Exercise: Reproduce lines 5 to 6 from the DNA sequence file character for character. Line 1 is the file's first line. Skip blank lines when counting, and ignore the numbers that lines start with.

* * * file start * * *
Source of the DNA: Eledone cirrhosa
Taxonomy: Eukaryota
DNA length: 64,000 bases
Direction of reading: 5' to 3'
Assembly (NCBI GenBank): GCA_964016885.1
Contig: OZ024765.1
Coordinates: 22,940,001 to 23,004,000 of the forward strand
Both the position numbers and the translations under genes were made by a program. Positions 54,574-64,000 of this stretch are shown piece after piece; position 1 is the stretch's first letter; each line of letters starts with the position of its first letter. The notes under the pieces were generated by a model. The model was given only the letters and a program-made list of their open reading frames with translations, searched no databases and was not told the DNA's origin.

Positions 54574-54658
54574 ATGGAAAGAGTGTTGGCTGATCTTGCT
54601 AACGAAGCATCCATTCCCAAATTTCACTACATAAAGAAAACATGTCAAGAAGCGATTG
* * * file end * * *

Assembly (NCBI GenBank): GCA_964016885.1
Contig: OZ024765.1